Alexandrian Wicca was introduced by Alexander Sanders in the 1960s, and has much in common with the Gardnerian tradition, as Sanders and his wife were both initiated into Gardnerian Wicca. However, whereas Gardnerian Wiccans believe in one god and one goddess, Alexandrian Wiccans are encouraged to believe in whichever gods or goddesses they wish.

Seax Wicca was established by Raymond Buckland in 1973. Since Buckland had also been initiated into Gardnerian Wicca, there are some similarities, but Seax Wicca is based on the worship of the ancient Germanic gods and goddesses, such as Woden and Freya. Membership is open to anyone interested in the tradition.

Introduced by Zsuzsanna Budapest, Dianic Wicca is only for women, and its followers worship the Roman goddess Diana. Founded in the 1970s, this group follows some of the traditions of prior Wicca groups, but only Diana is worshipped, as all powerful and the source of all living things.

Other forms of Wicca, not associated with a specific founder or leader, include Faery Wicca, which emphasizes the faery lore of Britain, Ireland, and elsewhere in Europe, in which the faeries are thought to be sprites who are responsible for maintaining the balance of nature. Faery Wiccans claim that their beliefs originate from early Celtic traditions, and hold to strong feelings of environmental responsibility.

Draconic Wicca is based on dragons and dragon lore. Dragons are believed to be ancient, and to have been worshipped or feared by all ancient cultures. In Draconic Wicca, each element of nature has a dragon named for it, such as the Fire Dragon, which is called upon for strength.

Pictish Wicca, sometimes known as Pictish Witchcraft, is concerned with all aspects of nature, and magic, with very little resembling religion or ritual.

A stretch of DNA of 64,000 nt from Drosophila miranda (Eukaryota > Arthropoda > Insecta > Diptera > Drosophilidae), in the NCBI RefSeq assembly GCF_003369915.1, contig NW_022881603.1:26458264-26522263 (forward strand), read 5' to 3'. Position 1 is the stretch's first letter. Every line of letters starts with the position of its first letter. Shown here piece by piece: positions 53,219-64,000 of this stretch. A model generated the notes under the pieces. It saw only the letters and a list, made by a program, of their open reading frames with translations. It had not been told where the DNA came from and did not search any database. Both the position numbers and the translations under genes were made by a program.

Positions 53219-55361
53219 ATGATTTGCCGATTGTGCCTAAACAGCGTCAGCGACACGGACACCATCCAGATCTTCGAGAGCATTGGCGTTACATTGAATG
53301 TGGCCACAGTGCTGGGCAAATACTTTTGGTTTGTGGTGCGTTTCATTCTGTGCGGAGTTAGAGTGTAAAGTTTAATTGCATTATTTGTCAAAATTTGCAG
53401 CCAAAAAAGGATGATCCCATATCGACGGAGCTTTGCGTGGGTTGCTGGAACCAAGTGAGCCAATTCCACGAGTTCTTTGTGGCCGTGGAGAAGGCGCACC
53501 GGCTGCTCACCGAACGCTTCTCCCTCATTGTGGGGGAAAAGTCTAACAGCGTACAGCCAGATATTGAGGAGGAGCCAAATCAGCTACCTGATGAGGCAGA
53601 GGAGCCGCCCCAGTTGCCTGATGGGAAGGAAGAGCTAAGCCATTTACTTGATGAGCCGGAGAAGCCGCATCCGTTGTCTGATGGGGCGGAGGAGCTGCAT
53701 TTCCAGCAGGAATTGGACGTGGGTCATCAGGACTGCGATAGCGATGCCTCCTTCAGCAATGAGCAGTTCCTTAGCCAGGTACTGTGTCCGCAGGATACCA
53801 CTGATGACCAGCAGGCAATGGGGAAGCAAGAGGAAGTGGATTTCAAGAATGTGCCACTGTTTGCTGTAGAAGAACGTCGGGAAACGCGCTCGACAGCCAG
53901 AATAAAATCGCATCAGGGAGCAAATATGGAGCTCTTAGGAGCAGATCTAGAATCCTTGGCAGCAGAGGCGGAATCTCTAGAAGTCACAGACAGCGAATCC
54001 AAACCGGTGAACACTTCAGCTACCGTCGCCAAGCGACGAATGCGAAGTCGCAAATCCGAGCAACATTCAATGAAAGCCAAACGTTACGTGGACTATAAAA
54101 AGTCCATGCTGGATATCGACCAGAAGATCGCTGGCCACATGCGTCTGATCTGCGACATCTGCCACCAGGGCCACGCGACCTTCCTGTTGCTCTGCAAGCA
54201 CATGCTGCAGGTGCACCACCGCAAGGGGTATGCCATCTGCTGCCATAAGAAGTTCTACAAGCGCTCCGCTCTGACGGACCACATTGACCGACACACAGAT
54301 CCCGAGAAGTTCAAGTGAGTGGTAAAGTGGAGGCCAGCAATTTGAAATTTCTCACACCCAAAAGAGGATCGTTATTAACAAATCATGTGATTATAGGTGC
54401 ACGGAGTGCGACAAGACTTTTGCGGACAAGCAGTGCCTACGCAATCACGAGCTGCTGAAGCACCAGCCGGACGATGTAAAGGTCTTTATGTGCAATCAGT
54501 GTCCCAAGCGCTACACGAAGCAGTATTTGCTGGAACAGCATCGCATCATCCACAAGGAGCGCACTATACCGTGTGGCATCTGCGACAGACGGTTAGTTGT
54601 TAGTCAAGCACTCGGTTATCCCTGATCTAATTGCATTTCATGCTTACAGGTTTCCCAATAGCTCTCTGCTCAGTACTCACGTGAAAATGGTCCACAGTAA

Solitary Wiccans do not belong to any coven or recognized group, and may follow as many, or whichever, gods or goddesses they please. Solitary Wiccans generally celebrate Esbats and Sabbats, and have altars in their homes, or on their land, for worship.

Eclectic Wiccans do not follow any specific tradition, and may believe in whatever they choose. This often includes the worship of Norse, Egyptian, Roman, Greek, or any other gods or goddesses. Several Wiccans have incorporated Native American traditions, as well. Many Eclectic Wiccans believe that all of the gods and goddesses are one and the same, known by different names within different times and civilizations.

The difficulty in determining just what it means to be a Wiccan is exacerbated by the fact that about seventy percent of declared Wiccans are Eclectic.

If there is a definition of Wicca, it would have to be a cloudy one. In large part, Wicca is a non-dogmatic religion. Wicca appears to be largely a nature religion, as Wiccans usually speak of becoming one with nature, and of the importance of achieving and maintaining a balance with nature. A belief in magic, spells, and potions are common among Wiccans, but these may take many forms. Lastly, Wiccans generally celebrate eight major rituals each year, known as Sabbats.

There are vastly differing paths and traditions that are known as Wicca, each with its own rituals, but the most common themes among these traditions is a reverence for nature, a belief in magic, and a disdain for dogma.

Recommended Resources

Search for Wicca on Google or Bing